Like most of the American pop audience, I first became aware of the British group Jamiroquai in 1996, when their mind-bending video for “Virtual Insanity” (from their Traveling Without Moving album) became a breakout MTV hit. The accompanying album was an enjoyable slab of neo-Stevie Wonder R&B/funk/pop, and the group has been worth keeping an eye on ever since; though they’ve misfired occasionally, and never really capitalized on that American success (these days, they’re best known for “Canned Heat,” the song that Napoleon Dynamite dances to), they’ve still produced a steady stream of interesting, danceable music.
Which is why Jamiroquai: Live at Montreux 2003 is something of a disappointment. It’s not a bad concert, by any means, it’s just listless and somewhat underwhelming; the long, improvised renditions often run on considerably longer than they should, and some of the song choices are peculiar (seriously, no “Virtual Insanity”?). Most damaging is the odd instrumentation; for reasons unclear, many of the songs are performed with a proto-heavy metal electric guitar as the primary engine, a choice that is wrong, wrong, wrong. At first, it seems they can’t reproduce their recorded sound on stage, but some songs do so just fine—leaving us to assume that they were experimenting with a modified style that just doesn’t quite click.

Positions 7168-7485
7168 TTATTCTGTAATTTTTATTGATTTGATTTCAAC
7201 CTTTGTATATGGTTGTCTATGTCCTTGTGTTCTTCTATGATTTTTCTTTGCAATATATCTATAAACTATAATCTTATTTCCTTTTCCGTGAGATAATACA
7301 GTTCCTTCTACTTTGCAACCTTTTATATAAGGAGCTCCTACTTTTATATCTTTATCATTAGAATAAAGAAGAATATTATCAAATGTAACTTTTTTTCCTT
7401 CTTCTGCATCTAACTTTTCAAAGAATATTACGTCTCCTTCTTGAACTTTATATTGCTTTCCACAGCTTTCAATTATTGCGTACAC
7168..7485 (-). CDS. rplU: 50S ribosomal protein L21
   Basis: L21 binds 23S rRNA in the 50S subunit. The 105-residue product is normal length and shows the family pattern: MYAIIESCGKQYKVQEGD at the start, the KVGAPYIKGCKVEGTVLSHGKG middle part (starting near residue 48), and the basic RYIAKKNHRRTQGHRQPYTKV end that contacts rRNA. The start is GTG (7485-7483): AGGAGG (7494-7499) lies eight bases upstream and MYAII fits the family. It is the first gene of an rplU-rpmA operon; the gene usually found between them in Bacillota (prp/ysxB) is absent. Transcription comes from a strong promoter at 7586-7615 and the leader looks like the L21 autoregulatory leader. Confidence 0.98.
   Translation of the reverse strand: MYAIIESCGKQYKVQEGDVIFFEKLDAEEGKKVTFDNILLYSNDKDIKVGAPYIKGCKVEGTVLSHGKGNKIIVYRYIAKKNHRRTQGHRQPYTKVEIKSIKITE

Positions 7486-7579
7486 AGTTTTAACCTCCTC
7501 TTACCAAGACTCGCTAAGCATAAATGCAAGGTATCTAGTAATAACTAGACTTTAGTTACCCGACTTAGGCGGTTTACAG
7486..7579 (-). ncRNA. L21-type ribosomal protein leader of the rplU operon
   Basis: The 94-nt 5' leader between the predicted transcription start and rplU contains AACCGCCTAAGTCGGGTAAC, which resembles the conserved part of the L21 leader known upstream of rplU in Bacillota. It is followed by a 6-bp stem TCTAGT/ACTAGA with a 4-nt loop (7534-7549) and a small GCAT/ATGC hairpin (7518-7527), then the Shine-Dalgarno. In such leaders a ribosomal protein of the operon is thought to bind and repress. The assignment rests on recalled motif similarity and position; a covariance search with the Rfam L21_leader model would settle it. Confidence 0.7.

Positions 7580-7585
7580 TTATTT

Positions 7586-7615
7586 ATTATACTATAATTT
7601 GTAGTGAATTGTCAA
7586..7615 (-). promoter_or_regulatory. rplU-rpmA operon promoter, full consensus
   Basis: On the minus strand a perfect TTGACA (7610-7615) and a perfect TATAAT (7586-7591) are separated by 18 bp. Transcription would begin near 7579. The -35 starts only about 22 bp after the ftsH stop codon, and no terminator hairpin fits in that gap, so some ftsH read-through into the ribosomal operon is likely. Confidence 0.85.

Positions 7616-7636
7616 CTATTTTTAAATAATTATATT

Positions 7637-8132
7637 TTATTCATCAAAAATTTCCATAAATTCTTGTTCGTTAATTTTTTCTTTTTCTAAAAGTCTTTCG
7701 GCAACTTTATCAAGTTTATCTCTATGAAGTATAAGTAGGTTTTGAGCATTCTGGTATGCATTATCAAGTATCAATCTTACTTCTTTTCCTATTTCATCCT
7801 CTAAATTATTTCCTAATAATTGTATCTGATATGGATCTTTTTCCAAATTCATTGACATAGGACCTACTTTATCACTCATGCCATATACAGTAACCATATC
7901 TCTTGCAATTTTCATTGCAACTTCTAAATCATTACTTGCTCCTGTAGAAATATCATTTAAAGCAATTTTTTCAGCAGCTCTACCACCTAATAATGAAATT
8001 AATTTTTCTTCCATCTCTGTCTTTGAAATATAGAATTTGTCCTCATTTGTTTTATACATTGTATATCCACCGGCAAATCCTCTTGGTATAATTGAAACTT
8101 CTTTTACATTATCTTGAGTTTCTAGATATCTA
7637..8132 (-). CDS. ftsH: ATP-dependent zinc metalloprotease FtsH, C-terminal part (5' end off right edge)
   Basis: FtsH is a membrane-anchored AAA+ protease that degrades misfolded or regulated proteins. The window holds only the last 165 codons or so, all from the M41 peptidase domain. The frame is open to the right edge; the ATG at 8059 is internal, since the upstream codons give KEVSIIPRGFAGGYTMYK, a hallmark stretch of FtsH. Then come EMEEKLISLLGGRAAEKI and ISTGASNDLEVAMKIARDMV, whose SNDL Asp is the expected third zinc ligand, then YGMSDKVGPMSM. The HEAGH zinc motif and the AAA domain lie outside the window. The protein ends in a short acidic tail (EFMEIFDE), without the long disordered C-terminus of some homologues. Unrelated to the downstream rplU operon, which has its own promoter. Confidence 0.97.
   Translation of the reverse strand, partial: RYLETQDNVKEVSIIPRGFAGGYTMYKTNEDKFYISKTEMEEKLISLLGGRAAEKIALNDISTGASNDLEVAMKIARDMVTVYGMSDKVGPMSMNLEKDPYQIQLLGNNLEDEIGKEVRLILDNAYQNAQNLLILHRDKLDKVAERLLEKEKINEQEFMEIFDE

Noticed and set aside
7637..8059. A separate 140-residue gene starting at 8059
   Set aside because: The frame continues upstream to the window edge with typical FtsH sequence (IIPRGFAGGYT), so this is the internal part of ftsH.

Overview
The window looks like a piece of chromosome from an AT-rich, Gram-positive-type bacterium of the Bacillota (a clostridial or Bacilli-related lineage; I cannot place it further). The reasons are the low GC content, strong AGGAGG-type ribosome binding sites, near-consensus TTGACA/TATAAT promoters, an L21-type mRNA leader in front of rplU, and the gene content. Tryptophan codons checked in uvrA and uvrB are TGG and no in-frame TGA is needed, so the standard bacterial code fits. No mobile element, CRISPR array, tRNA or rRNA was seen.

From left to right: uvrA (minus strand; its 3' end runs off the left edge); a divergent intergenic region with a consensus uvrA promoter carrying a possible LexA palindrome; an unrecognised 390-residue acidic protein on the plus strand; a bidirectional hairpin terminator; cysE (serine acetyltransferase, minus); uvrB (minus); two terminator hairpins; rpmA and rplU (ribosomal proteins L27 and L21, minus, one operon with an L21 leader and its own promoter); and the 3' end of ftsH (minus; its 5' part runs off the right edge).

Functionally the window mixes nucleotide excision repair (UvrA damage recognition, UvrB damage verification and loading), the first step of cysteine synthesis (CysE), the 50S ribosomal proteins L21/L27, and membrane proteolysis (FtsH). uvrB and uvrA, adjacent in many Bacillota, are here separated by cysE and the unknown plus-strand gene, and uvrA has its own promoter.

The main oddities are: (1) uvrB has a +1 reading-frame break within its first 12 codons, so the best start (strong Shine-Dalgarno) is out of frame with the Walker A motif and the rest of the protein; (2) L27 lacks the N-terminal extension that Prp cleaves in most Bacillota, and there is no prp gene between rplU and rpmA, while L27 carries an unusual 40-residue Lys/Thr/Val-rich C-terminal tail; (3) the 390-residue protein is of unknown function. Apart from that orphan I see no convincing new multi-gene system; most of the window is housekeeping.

The performance is sidetracked in small ways throughout, however. Jay Kay is an engaging performer, but not terribly good with stage patter; his introductions tend to ramble on and not go much of anywhere. Their performance of “Butterfly” is good, even if the intro isn’t, while “Mr. Moon” gets off to a rocky start after an awkward encounter with a fan who tries to give him a joint. The sheer length of some of the numbers is problematic as well; the show’s 15 songs run a total of 137 minutes, averaging out to almost nine minutes each. Some people like jam bands, but from the evidence here, Jamiroquai isn’t much of a jam band; they have a tendency to ride out the last two or three minutes of song with monotonous repetition. They can occasionally keep the energy going, but not often (I made a legitimate mistake, and not a bad joke, when I jotted down “Traveling Without Ending” instead of “Traveling Without Moving” in my notes).
The heavy guitars work fine on “High Times” (it matches the record, after all), but the rock sound returns later in the show, nearly destroying “Soul Education” (one of my favorite Jamiroquai songs). It’s just as intrusive on “Just Another Story” and the show closer, “Deeper Underground.” In those songs, the instrumentation makes the group sound like a bad bar band. Live at Montreux 2003 is a disc that I wanted, badly, to like, but it’s a problematic special that confuses and disappoints more than it excites.